For some, going to school online is like a dream come true. You can “go to class” in your pajama’s, you don’t have to deal with traffic or nasty weather, and you’ll never have a scheduling conflict between your class schedule and your work schedule.
Pursuing a college degree online makes sense.
Distance learning has been around longer than you might imagine; online college is just one type of distance learning that has become very popular in the past few years. You have probably seen the ads for University of Phoenix. Founded in 1976, it is a private accredited university offering a variety of options for earning college degrees at all levels including an online doctorate.
Whether public or private, an increasing number of colleges and universities are offering classes online. The internet allows colleges to offer classes to a greater number of students; thus, increasing their revenue. Students benefit also, online classes give them the flexibility and tuition and fees are often lower, not to mention the savings on commuting and campus housing.
Many types of college degrees can be earned online.
Whether you’re pursuing a two-year degree from a community college or technical school or a Bachelor’s or Master’s degree, or even a PhD from a private, public or state university, there’s probably a program to meet your needs. A continuum of options is available to educate yourself via your home computer.
Some courses are considered hybrids as a significant portion is online, but they have a classroom component to them; other classes are completely computer-based. Some degrees can be pursued without ever setting foot onto a college campus; these are typically programs that require less hands-on training and are more conducive to online learning. But, degrees in music performance, physical education or teaching, for example, require brick-and-mortar settings for performance, internships or student teaching.
Know what you are getting into and know yourself.
Before pursuing some or all of your college education online you must be comfortable on the computer and have the right equipment (internet access and a compatible web browser). You must be organized, disciplined and a self starter. Remember that college isn’t just about the classroom; a lot of college learning comes from social interactions. If you don’t require the social life of being on campus or the face-to-face interaction with your professors and classmates, then online education may be perfect for you.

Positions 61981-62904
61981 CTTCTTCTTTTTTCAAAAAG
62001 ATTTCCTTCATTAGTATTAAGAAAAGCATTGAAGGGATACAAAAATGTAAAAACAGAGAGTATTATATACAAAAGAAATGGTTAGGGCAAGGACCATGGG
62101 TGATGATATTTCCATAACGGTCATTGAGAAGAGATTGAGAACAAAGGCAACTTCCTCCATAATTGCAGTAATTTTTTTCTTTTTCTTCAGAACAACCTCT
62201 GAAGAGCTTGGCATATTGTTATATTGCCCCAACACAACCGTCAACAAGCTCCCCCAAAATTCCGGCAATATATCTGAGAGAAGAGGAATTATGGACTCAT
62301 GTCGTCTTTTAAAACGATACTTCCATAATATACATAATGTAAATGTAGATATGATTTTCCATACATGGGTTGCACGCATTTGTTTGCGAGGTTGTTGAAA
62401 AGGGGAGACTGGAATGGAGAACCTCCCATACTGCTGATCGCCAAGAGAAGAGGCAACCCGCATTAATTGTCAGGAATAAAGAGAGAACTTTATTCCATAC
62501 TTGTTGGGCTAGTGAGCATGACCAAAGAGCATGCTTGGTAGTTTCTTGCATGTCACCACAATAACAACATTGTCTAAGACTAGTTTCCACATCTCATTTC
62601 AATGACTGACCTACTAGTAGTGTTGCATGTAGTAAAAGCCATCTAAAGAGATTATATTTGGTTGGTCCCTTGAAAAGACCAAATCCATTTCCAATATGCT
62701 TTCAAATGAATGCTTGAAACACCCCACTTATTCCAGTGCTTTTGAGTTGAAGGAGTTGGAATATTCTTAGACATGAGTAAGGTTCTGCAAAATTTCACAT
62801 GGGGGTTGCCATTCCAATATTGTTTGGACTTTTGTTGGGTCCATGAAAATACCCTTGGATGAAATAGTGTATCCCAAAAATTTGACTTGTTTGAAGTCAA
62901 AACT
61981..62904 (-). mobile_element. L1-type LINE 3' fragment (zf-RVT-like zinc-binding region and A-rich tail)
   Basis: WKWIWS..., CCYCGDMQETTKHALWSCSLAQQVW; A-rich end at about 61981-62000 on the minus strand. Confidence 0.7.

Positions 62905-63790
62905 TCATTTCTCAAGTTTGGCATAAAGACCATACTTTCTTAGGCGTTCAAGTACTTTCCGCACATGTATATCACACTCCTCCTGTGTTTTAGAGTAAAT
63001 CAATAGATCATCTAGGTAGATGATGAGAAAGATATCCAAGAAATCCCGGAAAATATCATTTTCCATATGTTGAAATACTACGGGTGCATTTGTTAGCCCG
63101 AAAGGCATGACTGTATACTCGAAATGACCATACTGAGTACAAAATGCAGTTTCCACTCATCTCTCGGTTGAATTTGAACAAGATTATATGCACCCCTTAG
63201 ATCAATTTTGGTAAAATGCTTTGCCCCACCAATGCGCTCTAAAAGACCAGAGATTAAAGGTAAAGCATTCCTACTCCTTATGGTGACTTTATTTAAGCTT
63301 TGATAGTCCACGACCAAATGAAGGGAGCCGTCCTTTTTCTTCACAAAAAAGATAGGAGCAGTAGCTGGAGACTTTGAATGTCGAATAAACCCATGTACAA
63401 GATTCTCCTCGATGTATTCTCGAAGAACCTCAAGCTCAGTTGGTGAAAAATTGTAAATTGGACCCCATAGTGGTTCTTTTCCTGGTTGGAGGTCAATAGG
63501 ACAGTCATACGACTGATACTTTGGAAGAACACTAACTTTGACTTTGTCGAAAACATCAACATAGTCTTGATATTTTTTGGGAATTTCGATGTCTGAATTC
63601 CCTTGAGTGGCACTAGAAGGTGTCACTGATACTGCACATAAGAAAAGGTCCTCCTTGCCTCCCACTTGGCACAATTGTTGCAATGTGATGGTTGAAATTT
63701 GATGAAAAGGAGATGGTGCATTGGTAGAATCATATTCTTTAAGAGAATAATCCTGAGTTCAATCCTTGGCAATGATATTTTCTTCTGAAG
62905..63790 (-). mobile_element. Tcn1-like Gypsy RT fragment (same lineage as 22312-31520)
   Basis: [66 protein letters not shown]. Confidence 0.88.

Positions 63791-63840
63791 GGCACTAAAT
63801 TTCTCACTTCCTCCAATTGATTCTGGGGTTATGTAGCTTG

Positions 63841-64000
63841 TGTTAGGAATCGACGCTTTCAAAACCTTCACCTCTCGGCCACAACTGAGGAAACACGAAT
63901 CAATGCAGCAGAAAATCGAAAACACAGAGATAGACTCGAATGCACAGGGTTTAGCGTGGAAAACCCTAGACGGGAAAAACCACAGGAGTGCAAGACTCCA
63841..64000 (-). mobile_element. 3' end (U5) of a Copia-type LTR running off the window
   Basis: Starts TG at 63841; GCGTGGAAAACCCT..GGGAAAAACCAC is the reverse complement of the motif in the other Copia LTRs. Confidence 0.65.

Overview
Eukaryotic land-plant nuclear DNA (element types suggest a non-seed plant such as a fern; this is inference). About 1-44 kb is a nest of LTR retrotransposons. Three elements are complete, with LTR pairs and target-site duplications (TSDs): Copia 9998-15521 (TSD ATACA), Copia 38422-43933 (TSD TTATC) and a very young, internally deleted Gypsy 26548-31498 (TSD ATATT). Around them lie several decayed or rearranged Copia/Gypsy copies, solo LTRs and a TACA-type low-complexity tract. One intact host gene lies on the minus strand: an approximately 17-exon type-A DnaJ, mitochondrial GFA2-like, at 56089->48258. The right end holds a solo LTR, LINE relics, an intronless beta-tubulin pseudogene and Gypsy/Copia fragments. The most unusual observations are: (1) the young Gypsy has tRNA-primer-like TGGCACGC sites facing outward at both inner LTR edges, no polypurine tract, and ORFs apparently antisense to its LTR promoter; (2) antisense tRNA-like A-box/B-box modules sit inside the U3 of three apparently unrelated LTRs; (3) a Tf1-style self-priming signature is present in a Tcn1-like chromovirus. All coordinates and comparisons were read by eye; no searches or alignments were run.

First, you need to find out which courses and which degrees can be pursued online. Be sure to read the fine print on eligibility for your specific situation. And, expect to work at least as hard as you would in a traditional classroom setting. Online college is definitely not for lazy people.
Colleges and universities choose to be accredited; accreditation is not a requirement. In the United States, there are regional agencies that govern and regulate the college accreditation process.
There are many reasons to choose an accredited college or university. You are likely to get a better education. Your degree will have more credibility and clout in the job market. And, perhaps most important, financial aid, loans, grants and scholarships are available to those enrolled only in accredited programs. Make sure your school of choice is accredited.
“Accreditation mills” are counterfeit accrediting agencies; “diploma mills” sell bogus pieces of paper that can be purchased without doing any of the work that goes into earning a legitimate college degree. Again, do your research before enrolling in any of these programs or colleges. Time and money are precious—don’t waste either of them.
Show me the money.
There is scholarship and grant money available for online education. Some programs are unique to online programs while others are available for classroom and online college classes. The Perkins Loan and Pell Grant, both of which are part of Federal Financial Aid programs, are available for students at two-year or four-year colleges whether online or in a traditional classroom setting.
Some scholarships and free money is specific to your state or your college or university. Unique to University of Phoenix is the First Chance Program. Since 2006, this scholarship has been available to a selected group of “in need” students enrolled in Bachelor’s and Master’s Degree programs. It’s funded by a combined effort of various non-profit groups.
Helping Outstanding Pupils Educationally, (the HOPE Program) is available in many states including Georgia, Tennessee and Illinois. It is not a scholarship but rather is a tax credit for online programs in two or four year colleges.
Online college education may be the right choice for you. Be sure you’re enrolled in an accredited school and an accredited program, and seek out one of the many scholarship programs for which you may be eligible.
Interested in going to school online? Get information about going to school online.